Tablet Opinion

The daily STEW

The daily STEW (Star-Telegram Editorial Writers): The U.S. Supreme Court on Tuesday heard arguments on a case brought by an Arkansas inmate who says a prison ban on beards infringes on his right to practice his Muslim faith. Texas prisons have a similar ban. Which goes too far, a religious right to grow a beard or prison rules against them?

If you want to grow a beard, don’t go to prison. A person doesn’t get to break the law, and then complain when the punishment doesn’t suit them. Lindsey Dunn Hines

You forfeit rights in prison. That’s what prison is. No one is telling him he can’t pray or worship. If they allow him to have a beard then Catholics are entitled to candles and communion wine. Joe Randolph

Prison rules against them. This seems to violate our freedom of religion. I do not believe a beard jeopardizes any safety issues inside prisons so why not allow them if an inmate is sincere in his or her beliefs? Why do prisons have to take away the human dignity from the inmates? Anthony Emanuel Bond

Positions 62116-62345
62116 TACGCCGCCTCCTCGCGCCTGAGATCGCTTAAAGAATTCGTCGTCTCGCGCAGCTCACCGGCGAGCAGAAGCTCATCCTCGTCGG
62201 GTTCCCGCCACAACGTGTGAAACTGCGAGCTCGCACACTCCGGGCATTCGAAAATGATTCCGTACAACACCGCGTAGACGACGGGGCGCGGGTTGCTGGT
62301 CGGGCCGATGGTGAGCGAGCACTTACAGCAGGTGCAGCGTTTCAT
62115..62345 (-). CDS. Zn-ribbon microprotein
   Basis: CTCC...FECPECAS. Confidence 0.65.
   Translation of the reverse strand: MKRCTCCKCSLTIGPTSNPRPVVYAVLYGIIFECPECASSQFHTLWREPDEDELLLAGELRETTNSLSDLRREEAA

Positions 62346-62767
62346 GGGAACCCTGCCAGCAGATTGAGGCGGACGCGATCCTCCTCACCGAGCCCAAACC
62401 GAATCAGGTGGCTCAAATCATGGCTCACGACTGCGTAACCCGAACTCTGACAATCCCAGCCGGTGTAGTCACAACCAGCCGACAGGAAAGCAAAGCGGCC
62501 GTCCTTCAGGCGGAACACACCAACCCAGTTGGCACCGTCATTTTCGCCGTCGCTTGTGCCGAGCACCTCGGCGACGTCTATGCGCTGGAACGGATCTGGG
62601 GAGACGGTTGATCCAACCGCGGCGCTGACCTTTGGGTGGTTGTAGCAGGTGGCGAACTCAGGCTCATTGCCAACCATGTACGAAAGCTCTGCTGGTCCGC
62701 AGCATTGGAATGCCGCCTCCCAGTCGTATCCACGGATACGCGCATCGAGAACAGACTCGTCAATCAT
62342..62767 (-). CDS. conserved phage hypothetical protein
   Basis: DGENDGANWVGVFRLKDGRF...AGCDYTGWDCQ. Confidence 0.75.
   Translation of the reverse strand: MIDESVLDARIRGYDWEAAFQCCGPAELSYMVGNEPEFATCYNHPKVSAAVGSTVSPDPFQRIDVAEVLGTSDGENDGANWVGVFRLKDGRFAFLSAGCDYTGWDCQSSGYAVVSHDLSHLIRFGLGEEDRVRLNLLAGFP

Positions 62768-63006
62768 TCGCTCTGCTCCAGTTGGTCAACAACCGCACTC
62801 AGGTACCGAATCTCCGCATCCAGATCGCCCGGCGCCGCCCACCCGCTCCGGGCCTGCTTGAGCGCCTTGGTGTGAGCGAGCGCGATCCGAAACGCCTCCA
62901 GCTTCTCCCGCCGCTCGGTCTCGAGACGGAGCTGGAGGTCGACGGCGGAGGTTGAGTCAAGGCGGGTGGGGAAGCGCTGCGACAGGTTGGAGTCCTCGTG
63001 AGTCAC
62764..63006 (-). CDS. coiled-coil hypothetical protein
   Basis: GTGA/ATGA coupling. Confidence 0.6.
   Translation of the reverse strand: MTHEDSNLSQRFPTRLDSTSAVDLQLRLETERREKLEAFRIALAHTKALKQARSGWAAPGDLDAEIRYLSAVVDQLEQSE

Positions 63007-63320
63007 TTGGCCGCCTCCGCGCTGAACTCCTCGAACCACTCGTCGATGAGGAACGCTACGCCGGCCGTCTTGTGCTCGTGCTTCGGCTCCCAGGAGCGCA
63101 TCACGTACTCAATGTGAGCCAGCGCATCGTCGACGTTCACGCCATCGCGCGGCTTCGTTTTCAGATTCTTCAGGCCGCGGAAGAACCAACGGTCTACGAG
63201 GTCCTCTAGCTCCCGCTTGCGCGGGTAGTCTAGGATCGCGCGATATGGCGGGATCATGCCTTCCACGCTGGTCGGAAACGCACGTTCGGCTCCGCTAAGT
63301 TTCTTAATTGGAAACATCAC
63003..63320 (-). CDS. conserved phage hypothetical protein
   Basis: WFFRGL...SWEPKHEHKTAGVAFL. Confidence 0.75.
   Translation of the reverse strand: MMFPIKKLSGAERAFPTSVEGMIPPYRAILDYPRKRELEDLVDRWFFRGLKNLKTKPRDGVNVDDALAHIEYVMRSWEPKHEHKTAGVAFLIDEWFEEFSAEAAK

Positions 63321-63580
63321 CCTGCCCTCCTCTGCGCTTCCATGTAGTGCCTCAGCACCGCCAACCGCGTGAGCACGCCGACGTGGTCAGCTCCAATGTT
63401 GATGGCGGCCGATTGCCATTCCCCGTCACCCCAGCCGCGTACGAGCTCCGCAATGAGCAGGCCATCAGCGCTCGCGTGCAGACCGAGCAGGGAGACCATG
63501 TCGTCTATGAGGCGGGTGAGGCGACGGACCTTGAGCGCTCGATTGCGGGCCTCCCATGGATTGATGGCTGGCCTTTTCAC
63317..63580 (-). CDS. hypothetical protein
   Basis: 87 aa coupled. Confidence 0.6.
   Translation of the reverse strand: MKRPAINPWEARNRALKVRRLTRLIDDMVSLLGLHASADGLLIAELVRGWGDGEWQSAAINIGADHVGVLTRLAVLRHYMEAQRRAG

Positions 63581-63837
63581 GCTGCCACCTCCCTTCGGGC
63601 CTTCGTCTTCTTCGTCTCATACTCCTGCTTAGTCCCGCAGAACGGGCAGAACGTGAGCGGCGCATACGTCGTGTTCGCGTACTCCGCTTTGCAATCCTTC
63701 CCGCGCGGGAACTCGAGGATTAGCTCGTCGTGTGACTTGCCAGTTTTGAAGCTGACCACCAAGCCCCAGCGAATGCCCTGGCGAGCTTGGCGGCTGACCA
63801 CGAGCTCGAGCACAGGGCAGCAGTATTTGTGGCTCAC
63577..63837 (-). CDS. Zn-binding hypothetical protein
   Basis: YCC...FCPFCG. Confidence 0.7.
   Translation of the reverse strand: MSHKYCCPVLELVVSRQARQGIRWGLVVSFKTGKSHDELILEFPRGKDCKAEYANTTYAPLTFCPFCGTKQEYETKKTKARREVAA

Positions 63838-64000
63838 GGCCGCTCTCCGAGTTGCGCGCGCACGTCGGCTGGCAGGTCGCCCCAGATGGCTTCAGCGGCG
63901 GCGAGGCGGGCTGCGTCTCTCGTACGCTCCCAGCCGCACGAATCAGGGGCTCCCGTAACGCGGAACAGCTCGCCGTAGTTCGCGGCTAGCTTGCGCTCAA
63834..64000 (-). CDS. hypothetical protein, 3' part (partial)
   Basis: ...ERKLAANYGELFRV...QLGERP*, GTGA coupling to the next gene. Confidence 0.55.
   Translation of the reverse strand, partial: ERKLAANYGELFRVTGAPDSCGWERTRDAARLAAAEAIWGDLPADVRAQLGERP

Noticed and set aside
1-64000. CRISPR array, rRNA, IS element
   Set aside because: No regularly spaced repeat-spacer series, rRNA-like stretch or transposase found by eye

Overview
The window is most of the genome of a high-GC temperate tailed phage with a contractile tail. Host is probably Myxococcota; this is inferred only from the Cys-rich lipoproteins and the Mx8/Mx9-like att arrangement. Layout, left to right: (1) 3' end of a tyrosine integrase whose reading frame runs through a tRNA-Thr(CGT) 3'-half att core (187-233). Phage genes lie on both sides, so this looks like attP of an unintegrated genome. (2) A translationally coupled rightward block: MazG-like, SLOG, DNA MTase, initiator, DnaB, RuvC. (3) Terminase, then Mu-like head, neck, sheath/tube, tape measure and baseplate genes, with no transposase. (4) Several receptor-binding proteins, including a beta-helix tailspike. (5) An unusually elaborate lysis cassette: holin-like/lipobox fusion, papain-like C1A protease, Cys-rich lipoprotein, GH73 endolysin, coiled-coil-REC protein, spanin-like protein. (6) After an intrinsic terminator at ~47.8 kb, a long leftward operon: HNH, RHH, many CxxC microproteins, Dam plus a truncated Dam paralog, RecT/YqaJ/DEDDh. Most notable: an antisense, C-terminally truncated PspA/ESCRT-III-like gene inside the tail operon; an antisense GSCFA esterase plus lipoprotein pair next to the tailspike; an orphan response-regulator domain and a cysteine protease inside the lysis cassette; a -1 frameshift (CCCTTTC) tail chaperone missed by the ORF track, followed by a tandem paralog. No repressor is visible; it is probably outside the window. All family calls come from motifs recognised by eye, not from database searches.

If we can’t have religious freedoms like prayers at schools and public events like high school games, then why should we allow this exhibit of religious expression in our taxpayer, state-funded prison? Rodney Hill

Aren’t such grooming rules established for keeping hygiene in check? Back in the day I could see the importance, but wouldn’t it be cheaper for prisons to allow beards so expensive safety razors wouldn’t have to be made constantly available? Rachel KG Miller

The Muslim faith states that beards show love of Allah, but are NOT mandatory. Allah does not take a man to task for something that is beyond his ability, such as employer or prison. Beth Dawson

Given this holy war being waged by radical Islam against the West, I’m not terribly concerned with whether or not Muslims are offended because they’re not allowed to grow beards either. John Hale